Herb latin name: Aesculus parviflora

Synonyms: Aesculus macrostachya, Pavia macrostachya

Family: Hippocastanaceae (Horse-chestnut Family)

Medicinal use of Aesculus parviflora:

Antiperiodic, antirheumatic. Used in the treatment of colic, piles, constipation and whooping cough.

Description of the plant:


4 m
(13 feet)



Habitat of the herb:

Wooded bluffs and rich woods, also by streams, on the coastal plain.

Edible parts of Aesculus parviflora:

Seed - cooked. It can be dried and ground into a powder and used as a gruel. The seed is quite large and easily harvested, though it is rarely produced in Britain. Unfortunately, it is rich in bitter-tasting saponins and these need to be leached out before the seed can be eaten. See notes on toxicity above. The following notes apply to A. californica, but are probably also relevant here:- The seed needs to be leached of toxins before it becomes safe to eat - the Indians would do this by slow-roasting the nuts (which would have rendered the saponins harmless) and then cutting them into thin slices, putting them into a cloth bag and rinsing them in a stream for 2 - 5 days. Most of the minerals etc would also have been leached out by this treatment.

Other uses of the herb:

Saponins contained in the seed are used a soap substitute. The saponins can be easily obtained by chopping the seed into small pieces and infusing them in hot water. This water can then be used for washing the body, clothes etc. Its main drawback is a lingering odour of horse chestnuts. Plants can be used as a tall ground cover for large areas of land. They are slow to establish but eventually form large spreading clumps. Wood - easily worked. Used for making water troughs, packing cases, tea boxes, ornamental articles etc.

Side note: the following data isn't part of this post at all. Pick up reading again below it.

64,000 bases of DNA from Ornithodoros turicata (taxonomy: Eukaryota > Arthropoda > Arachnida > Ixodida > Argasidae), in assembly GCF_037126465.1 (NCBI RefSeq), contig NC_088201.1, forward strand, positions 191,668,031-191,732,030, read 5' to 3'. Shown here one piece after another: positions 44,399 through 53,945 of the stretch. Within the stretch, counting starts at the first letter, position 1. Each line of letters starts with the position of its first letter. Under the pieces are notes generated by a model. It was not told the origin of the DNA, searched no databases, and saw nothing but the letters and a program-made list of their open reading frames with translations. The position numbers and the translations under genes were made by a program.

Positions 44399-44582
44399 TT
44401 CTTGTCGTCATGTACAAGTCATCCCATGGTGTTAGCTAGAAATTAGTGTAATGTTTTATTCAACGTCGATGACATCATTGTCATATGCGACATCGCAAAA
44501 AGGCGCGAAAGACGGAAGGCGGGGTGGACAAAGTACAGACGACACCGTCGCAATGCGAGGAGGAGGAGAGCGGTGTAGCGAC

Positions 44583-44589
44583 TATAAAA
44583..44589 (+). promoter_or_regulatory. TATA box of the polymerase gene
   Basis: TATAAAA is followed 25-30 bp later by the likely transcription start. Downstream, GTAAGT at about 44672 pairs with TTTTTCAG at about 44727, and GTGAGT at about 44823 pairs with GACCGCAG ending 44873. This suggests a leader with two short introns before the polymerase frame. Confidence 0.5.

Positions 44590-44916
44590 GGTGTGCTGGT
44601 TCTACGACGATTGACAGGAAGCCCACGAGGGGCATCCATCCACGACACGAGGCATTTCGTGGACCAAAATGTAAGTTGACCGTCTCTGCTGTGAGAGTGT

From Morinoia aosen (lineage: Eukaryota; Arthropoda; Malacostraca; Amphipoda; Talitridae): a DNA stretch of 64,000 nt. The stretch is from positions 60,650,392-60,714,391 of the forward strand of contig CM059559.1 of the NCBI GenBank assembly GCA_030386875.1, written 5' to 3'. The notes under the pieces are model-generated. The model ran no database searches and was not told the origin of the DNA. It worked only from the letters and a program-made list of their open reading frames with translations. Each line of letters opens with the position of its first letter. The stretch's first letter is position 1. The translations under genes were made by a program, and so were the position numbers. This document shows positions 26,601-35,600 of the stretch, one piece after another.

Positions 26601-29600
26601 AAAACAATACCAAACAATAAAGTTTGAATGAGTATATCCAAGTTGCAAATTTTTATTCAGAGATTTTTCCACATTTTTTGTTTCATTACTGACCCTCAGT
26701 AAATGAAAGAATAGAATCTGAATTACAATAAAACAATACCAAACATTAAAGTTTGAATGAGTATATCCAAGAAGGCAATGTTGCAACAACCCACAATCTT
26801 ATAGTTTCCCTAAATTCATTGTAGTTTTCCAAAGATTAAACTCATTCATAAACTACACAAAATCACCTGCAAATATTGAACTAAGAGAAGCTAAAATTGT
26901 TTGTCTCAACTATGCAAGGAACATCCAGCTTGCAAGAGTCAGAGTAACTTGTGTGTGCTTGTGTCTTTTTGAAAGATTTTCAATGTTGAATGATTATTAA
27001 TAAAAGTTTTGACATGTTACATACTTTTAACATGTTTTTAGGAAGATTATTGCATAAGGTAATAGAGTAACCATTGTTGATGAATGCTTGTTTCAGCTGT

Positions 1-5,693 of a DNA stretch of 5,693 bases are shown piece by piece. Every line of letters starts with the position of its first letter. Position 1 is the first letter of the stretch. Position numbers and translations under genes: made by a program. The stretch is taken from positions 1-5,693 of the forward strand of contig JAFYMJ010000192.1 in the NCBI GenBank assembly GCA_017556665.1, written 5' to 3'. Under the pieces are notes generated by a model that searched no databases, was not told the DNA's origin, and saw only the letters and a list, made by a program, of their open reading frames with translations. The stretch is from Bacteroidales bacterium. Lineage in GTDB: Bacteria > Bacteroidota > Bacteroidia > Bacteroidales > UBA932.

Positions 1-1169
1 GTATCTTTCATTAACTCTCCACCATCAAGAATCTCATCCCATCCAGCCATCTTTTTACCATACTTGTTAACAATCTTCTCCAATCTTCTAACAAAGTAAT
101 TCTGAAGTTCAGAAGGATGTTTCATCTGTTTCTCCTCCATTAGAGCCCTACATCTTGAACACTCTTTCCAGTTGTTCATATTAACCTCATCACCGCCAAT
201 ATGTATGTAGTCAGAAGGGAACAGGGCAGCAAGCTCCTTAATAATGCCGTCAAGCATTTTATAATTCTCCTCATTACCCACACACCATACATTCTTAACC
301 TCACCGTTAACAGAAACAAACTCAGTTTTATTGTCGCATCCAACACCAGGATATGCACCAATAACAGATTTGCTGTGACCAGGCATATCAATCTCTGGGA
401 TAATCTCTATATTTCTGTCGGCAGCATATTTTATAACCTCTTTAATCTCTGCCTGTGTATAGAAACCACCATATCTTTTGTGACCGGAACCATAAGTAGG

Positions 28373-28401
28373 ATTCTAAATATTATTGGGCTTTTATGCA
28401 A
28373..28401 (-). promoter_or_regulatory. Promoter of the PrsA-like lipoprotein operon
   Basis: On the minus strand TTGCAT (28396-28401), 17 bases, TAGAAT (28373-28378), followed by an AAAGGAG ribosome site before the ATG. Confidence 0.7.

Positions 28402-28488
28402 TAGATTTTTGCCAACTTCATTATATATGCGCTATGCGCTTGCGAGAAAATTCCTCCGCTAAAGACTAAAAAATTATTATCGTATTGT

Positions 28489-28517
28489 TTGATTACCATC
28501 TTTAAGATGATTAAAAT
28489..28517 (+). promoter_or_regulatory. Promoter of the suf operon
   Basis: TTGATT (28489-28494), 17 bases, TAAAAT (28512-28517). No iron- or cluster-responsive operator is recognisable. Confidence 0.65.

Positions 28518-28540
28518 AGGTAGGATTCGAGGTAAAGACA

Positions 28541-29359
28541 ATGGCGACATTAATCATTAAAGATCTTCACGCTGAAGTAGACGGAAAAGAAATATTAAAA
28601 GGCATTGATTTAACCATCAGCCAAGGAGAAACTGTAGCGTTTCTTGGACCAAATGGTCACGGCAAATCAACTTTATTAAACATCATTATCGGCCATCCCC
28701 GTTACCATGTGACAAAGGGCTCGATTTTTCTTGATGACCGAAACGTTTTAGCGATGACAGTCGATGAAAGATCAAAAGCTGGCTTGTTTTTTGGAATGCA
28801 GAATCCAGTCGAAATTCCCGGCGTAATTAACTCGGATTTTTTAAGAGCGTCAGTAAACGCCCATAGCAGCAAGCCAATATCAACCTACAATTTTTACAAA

Propagation of Aesculus parviflora:

Seed - best sown outdoors or in a cold frame as soon as it is ripe. The seed germinates almost immediately and must be given protection from severe weather. The seed has a very limited viability and must not be allowed to dry out. Stored seed should be soaked for 24 hours prior to sowing and even after this may still not be viable. It is best to sow the seed with its "scar" downwards. If sowing the seed in a cold frame, pot up the seedlings in early spring and plant them out into their permanent positions in the summer. Root cuttings 5 - 7 cm long in December. Store the roots upside down in sand and pot them up in March/April. Grow them on until they are 20cm or more tall and then plant them out into their permanent positions, preferably in late spring or early summer after the last expected frosts. Division of suckers in the dormant season. The suckers can be planted out direct into their permanent positions if required.

Cultivation of the herb:

Wooded bluffs and rich woods, also by streams, on the coastal plain.

Known hazards of Aesculus parviflora:

The seed is rich in saponins. Although poisonous, saponins are poorly absorbed by the human body and so most pass through without harm. Saponins are quite bitter and can be found in many common foods such as some beans. They can be removed by carefully leaching the seed or flour in running water. Thorough cooking, and perhaps changing the cooking water once, will also normally remove most of them. However, it is not advisable to eat large quantities of food that contain saponins. Saponins are much more toxic to some creatures, such as fish, and hunting tribes have traditionally put large quantities of them in streams, lakes etc in order to stupefy or kill the fish.

Plant information taken from the Plants For A Future.